# Derivation of the Laue Equation -- Problem with path difference

1. Sep 1, 2014

### Lindsayyyy

Hi everyone

1. The problem statement, all variables and given/known data
I'm trying to understand the Laue equation but I have problems unterstanding the derivation, especially one part in my text book about the path difference (see attachment)

3. The attempt at a solution

My text book says that the path difference here is:
$$\Delta s = \vec T \hat{s_0} - \vec T \hat{s}$$

But why is there a minus? I thought there has to be a plus (like in the derivation of the Bragg equation) because when I look at the picture in the attachment, the ray which is on bottom has to travel dS1 and dS2 in addition. Where is my mistake?

Thanks for your help everyone. If anything is unclear just ask, I know my English is not the best.

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2. Sep 1, 2014

### TSny

Hello.

Note the signs of the dot products $\vec{T} \cdot \hat{s}_0$ and $\vec{T} \cdot \hat{s}'$.

In particular, for your diagram, is $\Delta s_1 = \vec{T} \cdot \hat{s}_0$ a positive quantity or a negative quantity?

3. Sep 1, 2014

### Lindsayyyy

I think it's positive. I didn't create the sketch, I took it out of my textbook. I still don't understand why dS2 is negative.

4. Sep 1, 2014

### nrqed

What can you say about the angle between $\vec{T}$ and $\vec{s}_0$? (Not a precise value, just a range). What can you say about the dot product between vectors with an angle in that range?

5. Sep 2, 2014

### Lindsayyyy

I know when the angle is between 0 and 90 degrees the dot product is positive. for 90 to 180 degrees it's negative. This may sound stupid, but I have a problem understanding this when I take a look at the sketch because the tip of the S0 vector touches the T vector. How do I cope with this? It's quite embarrassing that I don't know how I calculate a dot product this way, but I've never stumpled upon such a problem. I add an attachment so you know what I mean by "when the tip of one vector touches the other".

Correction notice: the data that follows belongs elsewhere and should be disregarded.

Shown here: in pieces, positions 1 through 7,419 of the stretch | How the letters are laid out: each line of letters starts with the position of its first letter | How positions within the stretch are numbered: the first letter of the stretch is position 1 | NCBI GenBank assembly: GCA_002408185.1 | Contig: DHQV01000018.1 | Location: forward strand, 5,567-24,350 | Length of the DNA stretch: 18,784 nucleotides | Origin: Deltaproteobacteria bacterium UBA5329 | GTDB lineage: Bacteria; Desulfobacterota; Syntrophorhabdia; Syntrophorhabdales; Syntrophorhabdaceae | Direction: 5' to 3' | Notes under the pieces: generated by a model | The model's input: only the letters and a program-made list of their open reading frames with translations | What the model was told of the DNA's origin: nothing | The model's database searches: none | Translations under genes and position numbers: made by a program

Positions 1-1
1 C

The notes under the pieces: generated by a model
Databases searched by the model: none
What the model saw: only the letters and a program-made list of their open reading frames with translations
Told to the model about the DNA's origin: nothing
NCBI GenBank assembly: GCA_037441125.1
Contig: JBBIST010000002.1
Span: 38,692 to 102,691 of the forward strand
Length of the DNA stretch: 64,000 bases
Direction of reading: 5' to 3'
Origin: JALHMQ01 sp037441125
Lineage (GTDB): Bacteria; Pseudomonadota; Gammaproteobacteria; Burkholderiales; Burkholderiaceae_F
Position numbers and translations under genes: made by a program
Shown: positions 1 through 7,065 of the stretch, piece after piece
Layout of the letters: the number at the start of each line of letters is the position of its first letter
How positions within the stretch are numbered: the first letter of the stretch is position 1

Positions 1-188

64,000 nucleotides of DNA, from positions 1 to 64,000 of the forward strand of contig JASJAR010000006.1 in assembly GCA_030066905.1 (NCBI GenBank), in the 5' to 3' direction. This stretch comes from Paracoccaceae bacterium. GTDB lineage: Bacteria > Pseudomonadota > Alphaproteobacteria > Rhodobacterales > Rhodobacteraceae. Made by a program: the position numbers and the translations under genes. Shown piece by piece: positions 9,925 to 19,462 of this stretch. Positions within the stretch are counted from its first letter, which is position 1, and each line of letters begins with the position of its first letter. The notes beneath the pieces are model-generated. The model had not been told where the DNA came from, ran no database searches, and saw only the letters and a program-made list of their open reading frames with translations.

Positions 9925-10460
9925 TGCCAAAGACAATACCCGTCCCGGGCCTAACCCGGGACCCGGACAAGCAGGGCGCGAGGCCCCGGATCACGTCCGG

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6. Sep 2, 2014

### vanhees71

The angle between vectors as it occurs in the cross product, $\vec{x} \cdot \vec{y}=|\vec{x}| |\vec{y}| \cos \theta$ with $\theta \in [0,\pi]$ is defined to be the angle between the vectors with their starting points coinciding, i.e., in your figure you have to parallel shift one of the vectors such that it's starting point coincides with the starting point of the other vector. Then the angle at this pivot point is the one relevant in the scalar product! In your drawing this angle is obviously between $\pi/2$ and $\pi$ and thus the scalar product id negative (because the cosine is negative in this range).

7. Sep 2, 2014

### Lindsayyyy

So the dot product of T and S0 in my first attachment is negative and the dot product of T and S' is positive? If that's the case I think my textbook is wrong

8. Sep 2, 2014

### TSny

Yes.

You might be right. In the diagram, Δs = Δs1 - Δs2 would be a negative number, whereas the diagram seems to be deriving an expression for the positive extra distance that the bottom ray travels relative to the top ray.

But note that the magnitude of Δs = Δs1 - Δs2 does give the correct magnitude of the path difference of the two rays. So, it depends on how the text makes use of the expression for Δs as to whether the overall derivation of the Laue equation is wrong.

9. Sep 2, 2014

### Lindsayyyy

Alright, I got it now. Thank your very much for your help